Back on my post about society lying, I mentioned a category of untruth that we might generally consider “little white lies”.
In our society, these lies are generally feel-good statements, like, “everyone is beautiful,” or “don’t care what others think–be yourself!” If you believe these things too literally, you’ll get in a lot of trouble, because reality doesn’t work that way. But if you try to point out that these are lies, you’ll meet a lot of resistance–people are very committed to their lies. Sometimes large chunks of their identities or interaction with the world rest on these sorts of lies.
So what’s up with that?
I mentioned in the previous post that I was over-simplifying, and I am. You see, I have only explored the situation so far from the POV of someone like me–someone who takes things literally and prefers factual analyses over emotional ones.
Most people aren’t like me.
Most people, (as far as I can tell,) do most of their functional thinking via their emotions, and use words not in precise ways to convey actual facts about the world, but wield them like the blobs of paint in an impressionist painting to convey the emotions they feel on a subject.
Confusing one approach for the other leads to great miscommunication. The facts-and-numbers person misunderstands the feelings-person, and starts rambling off about a bunch of irrelevant fact-things that the feelings-person either doesn’t understand or doesn’t care about. The only thing that is clear to the feelings-person is that the facts-person is a humorless jerk who keeps saying their feelings are wrong. The only thing clear to the facts-person is that the feelings-person makes no damn sense because they keep saying stuff that is wrong.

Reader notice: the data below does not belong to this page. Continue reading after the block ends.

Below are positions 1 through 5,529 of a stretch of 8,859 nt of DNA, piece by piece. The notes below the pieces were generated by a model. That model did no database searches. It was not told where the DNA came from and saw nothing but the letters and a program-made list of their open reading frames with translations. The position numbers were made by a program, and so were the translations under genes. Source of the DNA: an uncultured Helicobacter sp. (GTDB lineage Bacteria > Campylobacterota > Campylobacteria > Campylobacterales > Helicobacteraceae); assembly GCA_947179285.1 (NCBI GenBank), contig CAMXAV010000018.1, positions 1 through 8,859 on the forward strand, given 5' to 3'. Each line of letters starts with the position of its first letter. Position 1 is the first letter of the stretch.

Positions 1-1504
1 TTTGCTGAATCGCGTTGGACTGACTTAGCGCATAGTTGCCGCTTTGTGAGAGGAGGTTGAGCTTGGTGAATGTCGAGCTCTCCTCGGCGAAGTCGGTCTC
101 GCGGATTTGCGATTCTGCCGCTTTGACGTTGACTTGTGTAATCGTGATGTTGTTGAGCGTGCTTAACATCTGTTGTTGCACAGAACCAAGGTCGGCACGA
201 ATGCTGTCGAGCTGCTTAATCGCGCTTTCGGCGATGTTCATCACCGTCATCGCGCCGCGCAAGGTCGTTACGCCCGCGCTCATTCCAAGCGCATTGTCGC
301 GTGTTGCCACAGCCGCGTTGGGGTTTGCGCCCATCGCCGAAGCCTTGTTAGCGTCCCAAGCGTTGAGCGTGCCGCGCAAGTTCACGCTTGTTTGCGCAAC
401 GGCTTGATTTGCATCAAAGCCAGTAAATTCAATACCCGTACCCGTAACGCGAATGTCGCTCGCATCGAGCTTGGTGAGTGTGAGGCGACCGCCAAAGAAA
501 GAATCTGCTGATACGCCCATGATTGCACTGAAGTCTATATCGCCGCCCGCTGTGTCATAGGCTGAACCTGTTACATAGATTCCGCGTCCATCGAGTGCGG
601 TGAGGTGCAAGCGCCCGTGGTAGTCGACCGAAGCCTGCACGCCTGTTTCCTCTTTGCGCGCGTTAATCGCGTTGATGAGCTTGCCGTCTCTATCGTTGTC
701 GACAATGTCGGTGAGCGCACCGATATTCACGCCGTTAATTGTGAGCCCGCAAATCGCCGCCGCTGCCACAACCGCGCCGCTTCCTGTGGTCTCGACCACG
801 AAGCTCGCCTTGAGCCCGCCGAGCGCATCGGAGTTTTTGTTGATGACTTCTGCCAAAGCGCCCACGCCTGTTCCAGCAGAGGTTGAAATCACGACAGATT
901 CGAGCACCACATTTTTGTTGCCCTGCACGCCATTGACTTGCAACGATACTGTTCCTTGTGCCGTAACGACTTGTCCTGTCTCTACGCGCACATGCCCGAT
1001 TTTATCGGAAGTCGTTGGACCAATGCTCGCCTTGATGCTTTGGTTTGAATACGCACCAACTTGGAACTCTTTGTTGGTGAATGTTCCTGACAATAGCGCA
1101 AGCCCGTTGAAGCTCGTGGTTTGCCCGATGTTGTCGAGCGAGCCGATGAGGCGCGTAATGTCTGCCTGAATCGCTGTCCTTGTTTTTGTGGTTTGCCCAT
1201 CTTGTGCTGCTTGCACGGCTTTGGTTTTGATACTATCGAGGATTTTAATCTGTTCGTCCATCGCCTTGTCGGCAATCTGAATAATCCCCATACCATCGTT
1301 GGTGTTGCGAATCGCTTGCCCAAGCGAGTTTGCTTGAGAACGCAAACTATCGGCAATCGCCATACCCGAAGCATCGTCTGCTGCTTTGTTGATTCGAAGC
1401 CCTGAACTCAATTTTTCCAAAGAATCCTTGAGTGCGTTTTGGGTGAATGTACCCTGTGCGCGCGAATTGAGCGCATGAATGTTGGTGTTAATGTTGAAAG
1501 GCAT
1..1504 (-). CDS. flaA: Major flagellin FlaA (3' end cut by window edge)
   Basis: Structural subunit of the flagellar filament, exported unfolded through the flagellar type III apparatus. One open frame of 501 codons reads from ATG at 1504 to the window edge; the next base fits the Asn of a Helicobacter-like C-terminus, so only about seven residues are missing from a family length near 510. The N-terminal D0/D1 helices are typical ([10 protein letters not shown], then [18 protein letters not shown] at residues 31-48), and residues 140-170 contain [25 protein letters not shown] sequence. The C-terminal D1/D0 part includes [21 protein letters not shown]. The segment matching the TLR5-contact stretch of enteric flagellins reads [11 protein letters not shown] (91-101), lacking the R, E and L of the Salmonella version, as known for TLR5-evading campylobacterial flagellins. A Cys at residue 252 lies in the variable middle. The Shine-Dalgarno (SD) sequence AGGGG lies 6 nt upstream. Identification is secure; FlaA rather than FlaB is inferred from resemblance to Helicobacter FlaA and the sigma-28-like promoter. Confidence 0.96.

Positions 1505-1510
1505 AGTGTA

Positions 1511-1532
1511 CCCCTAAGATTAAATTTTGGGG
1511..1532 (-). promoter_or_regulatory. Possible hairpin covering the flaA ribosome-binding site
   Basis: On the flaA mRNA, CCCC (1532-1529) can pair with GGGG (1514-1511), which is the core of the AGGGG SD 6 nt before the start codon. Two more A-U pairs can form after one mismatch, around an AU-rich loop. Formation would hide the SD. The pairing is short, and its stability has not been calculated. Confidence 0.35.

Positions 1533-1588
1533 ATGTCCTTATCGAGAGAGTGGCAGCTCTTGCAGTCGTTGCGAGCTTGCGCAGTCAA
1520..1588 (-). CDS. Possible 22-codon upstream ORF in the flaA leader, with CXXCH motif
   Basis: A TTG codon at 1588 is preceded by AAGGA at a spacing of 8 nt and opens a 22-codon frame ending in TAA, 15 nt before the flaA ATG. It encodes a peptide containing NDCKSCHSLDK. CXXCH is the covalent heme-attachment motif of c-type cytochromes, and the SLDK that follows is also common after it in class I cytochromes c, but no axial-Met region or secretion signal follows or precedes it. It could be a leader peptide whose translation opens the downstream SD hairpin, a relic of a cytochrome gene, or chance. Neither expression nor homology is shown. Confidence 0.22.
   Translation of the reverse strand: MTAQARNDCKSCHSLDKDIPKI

Let’s use the Trolley Problem as an example. Suppose a trolley is about to kill a bunch of children who have accidentally wandered onto a railroad track, but you could save them by pushing another person in front of the trolley. You know the problem.
Present this problem to a feelings-person, and imagining trolleys killing children will make them unhappy and sad and the alternative of murdering someone will also make them unhappy and sad. The feelings-person concludes that you must be a terrible person because you asked them this question that made them feel so terrible. What kind of monstrous person goes around thinking about trolleys murdering children?
The facts-person, meanwhile, has gotten totally annoyed at the feelings-person for not answering the hypothetical and turning this nice, reasonable discussion of utilitarian calculi into a flame war about their totally irrelevant feelings.
So when dealing with feeling-people, the important thing to remember is to try to understand what they mean, rather than what they say. When a feelings-person says, “Be yourself!” what they actually mean is, “I think society should be generally more accepting of certain forms of quirky and essentially harmless variation, and people should be generally less concerned with what others think. I pledge not to be too judgmental of people who are a little different in ways that aren’t too weird or disruptive, and may myself be a little quirky.” This is a fine message; you just have to understand that this is what “be yourself!” actually means, and not mistake it for actually encouraging you to go to work naked (or whatever you would do if there were nothing stopping you.)
(Likewise, feeling-people, when dealing with facts-people, they aren’t trying to be kill-joys. They just require a lot of tolerance and clarity.)